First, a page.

Powdered Tea Tree

Melaleuca alternifolia

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Product with this ingredient

Leaves are picked from the tea tree when the essential oil components are at their richest.  Once collected, the oil is obtained via steam distillation. The oil smells warm, spicy, and fresh. The leaves that yield tea tree oil are also useful for keeping hair and skin clear and blemish-free. The oil has been scientifically proven to be antibacterial and antifungal.



Powdered Tea Tree is made by collecting the leaves and then drying and beating them into a powder. The powder contains the same benefits as the essential oil, creating an antibacterial and antifungal covering for the skin. For this reason we use it in Greeench deodorant, to absorb and limit the growth of body odour producing bacteria. Skin that has been subjected to imbalances due to overzealous deodorising products can be exposed to yeast infections due to a lack of protective microflora. Tea Tree powder is particularly effective against fungi we call yeasts, gently deodorising the skin giving microflora a chance to return.

Aboriginal tribes in Australia have been using the leaves of this plant as a medicinal tea and traditional remedy for many years. The foliage contains an abundance of aromatic essential oils. Some of the paperbark varieties are exploited commercially for the high germicidal value of the leaves and the oil extracted from them. The bark has been used for roofing, corking ships, and for lining baskets. Aboriginal women are said to have traditionally used this bark to wrap their children in, which acted as a kind of antiseptic protection against chills and bacteria.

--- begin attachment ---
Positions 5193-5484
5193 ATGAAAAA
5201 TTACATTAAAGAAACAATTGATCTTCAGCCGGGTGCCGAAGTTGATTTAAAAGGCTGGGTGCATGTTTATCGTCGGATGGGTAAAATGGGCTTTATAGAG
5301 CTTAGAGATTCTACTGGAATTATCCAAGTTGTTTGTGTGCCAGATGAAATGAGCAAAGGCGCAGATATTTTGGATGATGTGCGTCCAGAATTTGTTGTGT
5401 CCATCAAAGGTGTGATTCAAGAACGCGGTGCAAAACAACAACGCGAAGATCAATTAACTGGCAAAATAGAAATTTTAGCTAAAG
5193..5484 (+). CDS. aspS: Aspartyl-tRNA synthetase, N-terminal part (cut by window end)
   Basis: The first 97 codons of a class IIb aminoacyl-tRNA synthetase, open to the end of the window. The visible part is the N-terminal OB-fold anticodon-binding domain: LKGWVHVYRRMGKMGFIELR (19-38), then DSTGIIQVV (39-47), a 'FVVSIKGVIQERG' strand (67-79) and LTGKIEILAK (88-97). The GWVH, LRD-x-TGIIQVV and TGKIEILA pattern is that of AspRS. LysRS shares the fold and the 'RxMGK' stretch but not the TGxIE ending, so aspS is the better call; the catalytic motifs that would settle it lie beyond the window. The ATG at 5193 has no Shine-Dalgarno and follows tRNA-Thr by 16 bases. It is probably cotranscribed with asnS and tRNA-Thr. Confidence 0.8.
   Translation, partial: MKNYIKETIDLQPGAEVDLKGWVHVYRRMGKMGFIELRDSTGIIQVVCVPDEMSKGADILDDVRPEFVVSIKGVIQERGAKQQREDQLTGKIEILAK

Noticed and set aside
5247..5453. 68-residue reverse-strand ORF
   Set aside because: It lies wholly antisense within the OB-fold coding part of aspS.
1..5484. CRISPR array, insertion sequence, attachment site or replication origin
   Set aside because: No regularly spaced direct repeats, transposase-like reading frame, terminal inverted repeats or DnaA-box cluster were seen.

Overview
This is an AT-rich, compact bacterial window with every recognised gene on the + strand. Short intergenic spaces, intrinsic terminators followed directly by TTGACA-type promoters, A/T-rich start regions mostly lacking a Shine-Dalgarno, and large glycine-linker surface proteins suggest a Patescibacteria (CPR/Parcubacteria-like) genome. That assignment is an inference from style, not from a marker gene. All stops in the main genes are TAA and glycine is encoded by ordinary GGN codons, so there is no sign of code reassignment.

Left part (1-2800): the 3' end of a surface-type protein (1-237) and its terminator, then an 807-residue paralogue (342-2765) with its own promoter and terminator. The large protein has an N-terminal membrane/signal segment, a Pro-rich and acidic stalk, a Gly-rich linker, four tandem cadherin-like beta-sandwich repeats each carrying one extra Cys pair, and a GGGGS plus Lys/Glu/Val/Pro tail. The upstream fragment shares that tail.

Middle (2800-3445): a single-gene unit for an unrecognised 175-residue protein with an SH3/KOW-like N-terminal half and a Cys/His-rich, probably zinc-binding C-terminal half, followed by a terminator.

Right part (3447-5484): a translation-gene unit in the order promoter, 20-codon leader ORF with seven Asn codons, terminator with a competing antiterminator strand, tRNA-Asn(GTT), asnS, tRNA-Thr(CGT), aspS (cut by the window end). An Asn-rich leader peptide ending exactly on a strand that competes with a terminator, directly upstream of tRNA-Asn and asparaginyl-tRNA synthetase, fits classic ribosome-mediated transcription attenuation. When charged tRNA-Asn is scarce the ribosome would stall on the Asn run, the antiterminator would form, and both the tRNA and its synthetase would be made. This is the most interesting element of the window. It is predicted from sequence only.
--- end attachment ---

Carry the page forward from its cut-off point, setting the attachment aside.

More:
Our supplier is based in Kenya and is committed to help local farmers and farms responsibly.  We purchase tea tree leaf from them then pass it onto a company in the UK who mills it for us to create the powder.  

Powdered Tea Tree can be found in these products
Product with this ingredient
Powdered Tea Tree can be found in these products
Deodorant Powder
Powerfully herbaceous


Let's Talk About Sweat (Baby)

However you spell it (is it deoderant, deodrant, or deodorant, we can never remember) everyone (okay nearly everyone) uses it. But what’s the deal with this skincare saviour? Deodorant is always hitting the headlines, so here are the facts: 

Sweating is an essential bodily function that evolved to keep us cool, increase our ability to grip on our hands and feet as part of our fight or flight response, and even waft sex hormones when attracting a mate.